Jesus into your life as your personal savior, Jesus will not
rescue you in one moment, he will take his bloody
time to save you good and none of the whitefolks
you yelling at are gonna change their lives because
of how many times I use that hashtag.
I don’t say anything because she and I are sewn by spirit
and skin. She and I know what it feels like to
see your brother’s jaw smashed against a copcar hood or
to get pulled over on the way to your to-do ‘hood
because a cop doesn’t believe you live in a good place
and he gives you a $100 ticket for an air freshener because
he doesn’t know what to charge you for, so he reaches in
and smells the plastic bags of trash in your car and says
girls like you hide drugs and don’t live in good places,
so you watch him smell your trash.
She knows what we feel all feel like.
What black folk don’t?
Why would I condemn her when Trump
is alive and trumpin’?
How much wokeness will cure memory?
But I should be
I remember her, then:
she is the same person who came up to me six years ago
talking about sororities, with yellow weave, long, lush
and crackling with power. She told me your kinky hair
need to get laid, you got that whitegirl ass. She’s the same girl
who said that Chinese boy you with is whack,
you gotta drop him for a Mandigo
Now, I answer the question sweetly and leave soft,
as if I’m saying Jesus has always been my personal savior,
as if I’m in the South and telling her God bless you, as if
I have to teach the choir, instead of preach to it,
as if I have to explain to a narrow-eyed Christian
why Jesus really is my personal savior. But I’m
Why do I have to explain
anything to my own choir?
In Memphis, I watch Alton Sterling
and Philando Castille die on my computer screen
because this is the kind of age I am
aging in. When I was a kid it’d take six hours
to download a bootleg episode of Rurouni
Kenshin on Real Player, when I was a kid
if some blackman died nobody remembered it, unless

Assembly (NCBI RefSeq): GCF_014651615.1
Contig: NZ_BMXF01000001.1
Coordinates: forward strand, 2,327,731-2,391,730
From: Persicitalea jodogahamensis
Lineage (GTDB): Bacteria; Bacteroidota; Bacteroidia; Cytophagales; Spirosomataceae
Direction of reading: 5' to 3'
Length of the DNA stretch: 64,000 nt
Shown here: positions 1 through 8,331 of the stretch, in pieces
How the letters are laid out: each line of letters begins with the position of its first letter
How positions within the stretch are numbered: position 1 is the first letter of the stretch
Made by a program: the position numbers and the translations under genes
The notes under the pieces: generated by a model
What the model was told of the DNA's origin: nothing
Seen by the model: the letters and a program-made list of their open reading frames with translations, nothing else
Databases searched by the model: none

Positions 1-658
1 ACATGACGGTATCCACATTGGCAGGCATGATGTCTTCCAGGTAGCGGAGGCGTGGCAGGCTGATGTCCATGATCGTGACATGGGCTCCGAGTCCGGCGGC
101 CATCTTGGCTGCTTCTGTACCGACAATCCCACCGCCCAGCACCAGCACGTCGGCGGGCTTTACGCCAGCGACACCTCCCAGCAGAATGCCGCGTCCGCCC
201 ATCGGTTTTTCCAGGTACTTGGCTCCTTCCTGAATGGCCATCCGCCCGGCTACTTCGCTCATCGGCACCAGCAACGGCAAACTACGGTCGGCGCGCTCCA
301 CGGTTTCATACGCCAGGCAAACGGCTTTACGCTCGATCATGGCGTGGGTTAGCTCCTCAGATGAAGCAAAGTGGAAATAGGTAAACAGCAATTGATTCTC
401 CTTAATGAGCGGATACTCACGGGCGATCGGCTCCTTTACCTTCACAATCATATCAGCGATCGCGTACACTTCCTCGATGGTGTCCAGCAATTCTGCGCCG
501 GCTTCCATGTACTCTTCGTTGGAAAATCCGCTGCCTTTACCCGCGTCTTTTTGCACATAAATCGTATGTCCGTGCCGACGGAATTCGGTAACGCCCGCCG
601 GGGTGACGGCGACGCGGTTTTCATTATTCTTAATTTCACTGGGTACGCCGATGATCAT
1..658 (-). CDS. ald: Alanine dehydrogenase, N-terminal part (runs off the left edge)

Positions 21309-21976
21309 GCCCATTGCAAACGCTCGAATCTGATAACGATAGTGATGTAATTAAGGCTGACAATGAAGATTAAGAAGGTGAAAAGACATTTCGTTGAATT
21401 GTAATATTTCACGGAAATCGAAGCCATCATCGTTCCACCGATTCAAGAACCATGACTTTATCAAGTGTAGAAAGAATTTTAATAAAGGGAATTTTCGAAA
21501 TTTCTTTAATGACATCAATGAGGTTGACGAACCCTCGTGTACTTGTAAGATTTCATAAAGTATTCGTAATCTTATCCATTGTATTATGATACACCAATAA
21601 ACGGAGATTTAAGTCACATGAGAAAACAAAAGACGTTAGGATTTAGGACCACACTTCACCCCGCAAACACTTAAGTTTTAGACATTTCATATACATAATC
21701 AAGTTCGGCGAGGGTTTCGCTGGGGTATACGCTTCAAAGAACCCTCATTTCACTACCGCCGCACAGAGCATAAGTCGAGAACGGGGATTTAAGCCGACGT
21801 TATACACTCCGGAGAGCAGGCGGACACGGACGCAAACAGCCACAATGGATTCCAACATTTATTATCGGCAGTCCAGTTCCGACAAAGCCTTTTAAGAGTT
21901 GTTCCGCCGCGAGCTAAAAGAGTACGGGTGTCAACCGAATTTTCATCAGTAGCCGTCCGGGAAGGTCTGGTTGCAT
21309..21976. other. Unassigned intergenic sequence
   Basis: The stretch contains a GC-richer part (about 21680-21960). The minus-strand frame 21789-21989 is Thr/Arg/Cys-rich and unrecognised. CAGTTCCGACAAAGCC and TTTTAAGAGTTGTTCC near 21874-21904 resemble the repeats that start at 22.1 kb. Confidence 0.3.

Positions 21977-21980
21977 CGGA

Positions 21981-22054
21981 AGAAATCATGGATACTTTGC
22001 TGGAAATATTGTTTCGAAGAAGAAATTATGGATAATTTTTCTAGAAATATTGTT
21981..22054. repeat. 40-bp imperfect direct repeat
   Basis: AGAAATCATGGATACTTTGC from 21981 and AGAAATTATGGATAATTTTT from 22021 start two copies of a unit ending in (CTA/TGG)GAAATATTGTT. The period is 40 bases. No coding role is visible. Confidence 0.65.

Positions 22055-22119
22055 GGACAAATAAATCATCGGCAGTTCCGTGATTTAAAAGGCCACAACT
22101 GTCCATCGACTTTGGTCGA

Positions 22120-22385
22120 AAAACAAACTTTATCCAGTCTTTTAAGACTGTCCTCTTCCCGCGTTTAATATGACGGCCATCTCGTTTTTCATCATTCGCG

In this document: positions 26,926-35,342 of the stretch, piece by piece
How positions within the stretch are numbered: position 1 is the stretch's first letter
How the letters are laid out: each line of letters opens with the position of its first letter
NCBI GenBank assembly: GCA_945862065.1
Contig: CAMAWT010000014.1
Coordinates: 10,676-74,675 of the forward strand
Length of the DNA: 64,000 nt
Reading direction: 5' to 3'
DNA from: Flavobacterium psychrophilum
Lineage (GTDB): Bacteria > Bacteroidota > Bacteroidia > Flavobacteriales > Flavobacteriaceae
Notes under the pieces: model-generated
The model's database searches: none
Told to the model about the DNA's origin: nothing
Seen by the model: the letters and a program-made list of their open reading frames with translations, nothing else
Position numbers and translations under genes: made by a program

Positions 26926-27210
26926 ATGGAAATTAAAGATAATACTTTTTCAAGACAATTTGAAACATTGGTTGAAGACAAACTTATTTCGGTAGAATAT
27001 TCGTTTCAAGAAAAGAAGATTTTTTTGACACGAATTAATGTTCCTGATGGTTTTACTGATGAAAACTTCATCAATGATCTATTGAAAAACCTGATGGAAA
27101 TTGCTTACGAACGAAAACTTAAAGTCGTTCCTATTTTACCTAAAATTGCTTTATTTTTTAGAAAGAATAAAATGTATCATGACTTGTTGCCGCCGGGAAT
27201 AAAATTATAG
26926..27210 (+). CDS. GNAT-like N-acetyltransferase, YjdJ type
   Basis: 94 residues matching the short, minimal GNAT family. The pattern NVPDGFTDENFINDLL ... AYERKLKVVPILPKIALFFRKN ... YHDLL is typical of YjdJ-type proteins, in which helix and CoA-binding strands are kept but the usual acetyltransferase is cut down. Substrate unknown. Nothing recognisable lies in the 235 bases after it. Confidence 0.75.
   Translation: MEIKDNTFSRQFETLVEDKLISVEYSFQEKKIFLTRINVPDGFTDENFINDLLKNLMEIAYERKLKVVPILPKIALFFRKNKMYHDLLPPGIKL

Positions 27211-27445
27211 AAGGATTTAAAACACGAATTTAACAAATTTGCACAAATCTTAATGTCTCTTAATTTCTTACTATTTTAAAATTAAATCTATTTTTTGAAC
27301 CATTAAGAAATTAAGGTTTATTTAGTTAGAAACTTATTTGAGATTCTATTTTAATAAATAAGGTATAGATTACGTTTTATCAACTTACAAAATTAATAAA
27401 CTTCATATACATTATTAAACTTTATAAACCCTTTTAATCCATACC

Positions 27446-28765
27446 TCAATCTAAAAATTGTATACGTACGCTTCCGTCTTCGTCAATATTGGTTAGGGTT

he’d killed someone special or raped someone
in Wilkinsburg and maybe you’d get that two
minute clip of his dusty, wild-eyed mugshot and
he wouldn’t get a name, he’d just be Wilkinsburg
Man Who Killed [Somebody] Then Killed Himself, and we knew
they were saying Man, but they’d say it with a slant, so we’d know
Wilkinsburg Man was somebody called Rashad or Trey,
and he looked like our black boyfriends,
who were good-hearted and preachers’ sons
and still dodging cops. We’d know all the white folks
would think Wilkinsburg Man could be every
And we’d forget Wilkinsburg Man if he weren’t famous,
because the news forgot about him halfway
through the story they were telling that was mostly
about how it was his fault.
Now, if I want to, I can watch a real blackman die on my shitty
Asus, I can watch a man heave and clutch his chest while the girl
who loves him watches and keeps the focus on his lovely, dying
face. This is the new digital age I live in, and I think,
now, haven’t we come to some kind
I watch a man who looks like my little brother gasp for life
and I watch his dark body lose a battle against itself.
I am watching this, alone, in the Southest of Souths.
A white friend from Canada sends the video to me in an email,
as if I haven’t seen it.
He writes, guilelessly:
“Whoa. What do you think about this?”